This Week in English | Sept 11 – 17, 2017
A Glimpse into What Our Colleagues & Students Are Doing This Week
As we head into the third week of the fall semester, students in Dylan Dryer‘s section of English 315 will be “moving past the myth of ‘objective summary'” with help from readings and exercises in Janet Gitrow’s Academic Writing: An Introduction. In Jody Crouse‘s Literature of Maine course, students will be discussing The Beans of Egypt, Maine. The poets in Jennifer Moxley‘s advanced workshop will take up Garcia Lorca’s “Theory & Function of the Duende.” The theme for week three in Caroline Bicks‘s English 471 is “Ma(r)king women, marrying men.” On Tuesday students will be discussing The Changeling, a play by Thomas Middleton and William Rowley. Students in Margo Lukens‘s graduate seminar will be discussing The Broken Spears: The Aztec Account of the Conquest of Mexico and in Naomi Jacobs‘s seminar discussion of Henry James’s Portrait of a Lady begins.
we’ll try to provide similar glimpses into the intellectual and artistic work of the department. If you have something on the horizon that you’d like to be sure is included, drop a note to <email@example.com
>. And be sure to file a copy of your syllabus for the semester with <firstname.lastname@example.org
>. We’d like to have a complete set on hand no later than Friday, September 15th.
Fiction Reading by Joanna Ruocco on Thursday
The New Writing Series kicks off its eighteenth year with a reading by fiction writer Joanna Ruocco on Thursday, September 14, at 4:30
in the Allen & Sally Fernald APPE Space (Stewart Commons 104). Greg Howard will host. We’ve announced the event on the department website
, on Facebook
, and on the NWS blog
. Please share with your students!
Action Requested of Full-time Faculty: Committee Preferences
Full-time faculty are encouraged to signal their preferences for service on the department’s standing committees by the end of day on Monday, September 11th. Check your e-mail for a link to the Google Sheet we’re using to collect preferences.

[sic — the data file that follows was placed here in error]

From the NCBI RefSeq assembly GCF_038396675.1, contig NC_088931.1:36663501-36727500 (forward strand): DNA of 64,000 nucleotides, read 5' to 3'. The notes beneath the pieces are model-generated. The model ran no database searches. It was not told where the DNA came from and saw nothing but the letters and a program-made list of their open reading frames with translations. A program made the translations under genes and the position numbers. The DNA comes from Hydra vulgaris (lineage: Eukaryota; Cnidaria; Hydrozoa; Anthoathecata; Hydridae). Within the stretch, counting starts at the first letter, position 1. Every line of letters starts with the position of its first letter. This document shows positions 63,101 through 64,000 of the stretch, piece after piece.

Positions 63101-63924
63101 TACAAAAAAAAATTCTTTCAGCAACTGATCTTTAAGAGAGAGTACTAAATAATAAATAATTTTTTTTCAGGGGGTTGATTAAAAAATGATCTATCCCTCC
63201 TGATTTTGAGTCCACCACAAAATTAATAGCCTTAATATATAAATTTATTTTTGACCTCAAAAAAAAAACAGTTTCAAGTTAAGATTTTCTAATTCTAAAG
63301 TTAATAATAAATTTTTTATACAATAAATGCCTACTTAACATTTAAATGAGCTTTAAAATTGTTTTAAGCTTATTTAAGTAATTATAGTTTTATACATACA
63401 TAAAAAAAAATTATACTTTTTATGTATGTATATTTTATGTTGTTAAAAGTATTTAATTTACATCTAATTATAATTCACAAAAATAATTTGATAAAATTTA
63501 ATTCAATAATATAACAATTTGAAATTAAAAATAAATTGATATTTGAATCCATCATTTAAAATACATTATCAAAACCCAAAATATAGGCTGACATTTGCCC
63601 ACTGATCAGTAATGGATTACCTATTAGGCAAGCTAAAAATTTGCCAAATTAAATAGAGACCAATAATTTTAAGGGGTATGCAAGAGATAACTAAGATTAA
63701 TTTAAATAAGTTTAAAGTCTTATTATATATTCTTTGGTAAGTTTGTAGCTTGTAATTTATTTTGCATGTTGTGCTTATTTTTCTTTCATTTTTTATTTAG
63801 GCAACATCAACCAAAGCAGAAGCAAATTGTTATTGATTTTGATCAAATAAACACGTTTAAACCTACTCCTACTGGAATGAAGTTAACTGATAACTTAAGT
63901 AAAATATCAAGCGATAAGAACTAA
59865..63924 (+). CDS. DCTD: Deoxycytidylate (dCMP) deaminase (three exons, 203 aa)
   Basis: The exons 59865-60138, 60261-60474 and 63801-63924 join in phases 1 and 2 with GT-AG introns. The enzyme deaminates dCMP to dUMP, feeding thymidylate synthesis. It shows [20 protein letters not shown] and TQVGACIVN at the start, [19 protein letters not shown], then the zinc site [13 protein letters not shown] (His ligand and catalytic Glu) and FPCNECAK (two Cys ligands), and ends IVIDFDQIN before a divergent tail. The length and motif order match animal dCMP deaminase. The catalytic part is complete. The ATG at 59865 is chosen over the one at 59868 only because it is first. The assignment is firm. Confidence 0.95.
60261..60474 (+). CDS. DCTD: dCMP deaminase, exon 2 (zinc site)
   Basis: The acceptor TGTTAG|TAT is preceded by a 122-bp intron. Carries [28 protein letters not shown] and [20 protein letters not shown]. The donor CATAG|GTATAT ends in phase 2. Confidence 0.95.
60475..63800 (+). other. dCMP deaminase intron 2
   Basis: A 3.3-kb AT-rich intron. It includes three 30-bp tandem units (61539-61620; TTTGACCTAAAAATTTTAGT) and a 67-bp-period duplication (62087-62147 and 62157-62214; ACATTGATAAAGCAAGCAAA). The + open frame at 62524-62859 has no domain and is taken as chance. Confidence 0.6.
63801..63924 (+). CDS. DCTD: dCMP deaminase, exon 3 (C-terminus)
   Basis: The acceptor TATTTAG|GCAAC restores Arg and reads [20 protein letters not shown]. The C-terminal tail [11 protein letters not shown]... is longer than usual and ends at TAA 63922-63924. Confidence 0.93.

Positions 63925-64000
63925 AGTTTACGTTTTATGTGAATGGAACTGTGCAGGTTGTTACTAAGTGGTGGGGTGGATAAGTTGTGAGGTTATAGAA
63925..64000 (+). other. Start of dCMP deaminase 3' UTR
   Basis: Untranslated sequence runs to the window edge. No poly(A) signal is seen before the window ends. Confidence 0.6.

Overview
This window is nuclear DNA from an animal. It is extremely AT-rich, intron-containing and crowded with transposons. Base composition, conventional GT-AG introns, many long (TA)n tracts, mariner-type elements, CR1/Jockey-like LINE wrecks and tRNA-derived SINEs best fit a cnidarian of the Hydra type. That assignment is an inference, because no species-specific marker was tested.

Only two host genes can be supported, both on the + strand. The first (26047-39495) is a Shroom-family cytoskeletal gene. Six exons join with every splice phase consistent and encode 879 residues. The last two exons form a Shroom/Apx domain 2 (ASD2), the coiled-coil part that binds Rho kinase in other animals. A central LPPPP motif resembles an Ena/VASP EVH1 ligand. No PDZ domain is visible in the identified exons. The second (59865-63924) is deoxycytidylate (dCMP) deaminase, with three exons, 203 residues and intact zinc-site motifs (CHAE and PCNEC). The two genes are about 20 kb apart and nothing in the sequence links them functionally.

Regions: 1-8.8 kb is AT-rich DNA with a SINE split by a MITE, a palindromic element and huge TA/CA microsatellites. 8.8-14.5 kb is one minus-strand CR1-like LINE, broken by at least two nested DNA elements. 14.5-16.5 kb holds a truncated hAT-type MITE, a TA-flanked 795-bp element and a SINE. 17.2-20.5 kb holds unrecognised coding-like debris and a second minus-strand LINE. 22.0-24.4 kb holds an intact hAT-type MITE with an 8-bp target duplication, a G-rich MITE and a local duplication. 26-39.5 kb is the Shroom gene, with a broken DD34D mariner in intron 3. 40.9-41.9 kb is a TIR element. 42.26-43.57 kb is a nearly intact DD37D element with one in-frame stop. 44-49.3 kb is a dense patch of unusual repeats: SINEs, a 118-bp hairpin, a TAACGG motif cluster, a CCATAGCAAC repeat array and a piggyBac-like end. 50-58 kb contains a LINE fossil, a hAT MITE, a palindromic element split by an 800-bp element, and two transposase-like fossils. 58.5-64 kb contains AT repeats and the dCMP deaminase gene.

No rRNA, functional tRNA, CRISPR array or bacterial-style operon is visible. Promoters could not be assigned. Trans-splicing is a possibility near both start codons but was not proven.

English Office Priority: Spring 2018 Draft Schedule
A big focus for Ellen, Celeste, and me in the week ahead will be the spring 2018 schedule, especially the portion of it staffed by full-time faculty. Laura Cowan left a very strong draft of the schedule when her term as chair ended in June, and Celeste and I spent much of July and August refining it. But there are loose ends and necessary adjustments. We appreciate your patience and also your prompt attention to messages you receive about the schedule this week. Infosilem (the scheduling platform adopted by the UMS several years ago) “closes” on September 18: after that date changes will have to be routed through the Associate Dean’s office.
Draft Minutes of First Department Meeting
The first meeting of the full department took place on Thursday, September 7th. Draft minutes are attached to this message. Please direct suggestions for additions, corrections, or revisions to <email@example.com>.
More Remembrances of Elaine Ford
Bryan Marquard wrote about our former colleague Elaine Ford
for the Boston Globe
on September 2, noting her nearly twenty years of teaching at UMaine. Mary Pols filed a story a day earlier in the Portland Press Herald
that cites Harvey Kail’s impressions of Ford as “both sardonic and charming simultaneously.”
Tributes to John Ashbery by New Writing Series “Alums”
, Anselm Berrigan
, Rae Armantrout
, Charles Bernstein
, Joan Retallack
, and Peter Gizzi
are among the “alums” of the New Writing Series and NPF Conferences to have offered remembrances of poet John Ashbury online and in the national media. Armantrout opens her September 5 piece for the Times
editorial pages with this
anecdote: “The poet John Ashbery once said, ‘To be a famous American poet is not the same thing as being famous.'” Scholar of the New York School Andrew Epstein
will speak about Ashbery in a commemorative event of the New Writing Series on November 30th
(more details nearer to the date).
Literary Magazines in Wicks Reading Room
Recent issues of the Times Literary Supplement, London Review of Books, and New York Review of Books can be found on the table adjacent to our mailboxes in the Wicks Room. The goal is to get these into the hands of students who might not otherwise be aware of such resources. Magazines can be consulted in the Wicks Room or borrowed on the honor system. We also received from an anonymous donor a single-volume print edition of the OED, complete with magnifying glass.
Graduate School Picnic on Wednesday
Members of our graduate program are encouraged to the annual picnic
on Wednesday starting at 4pm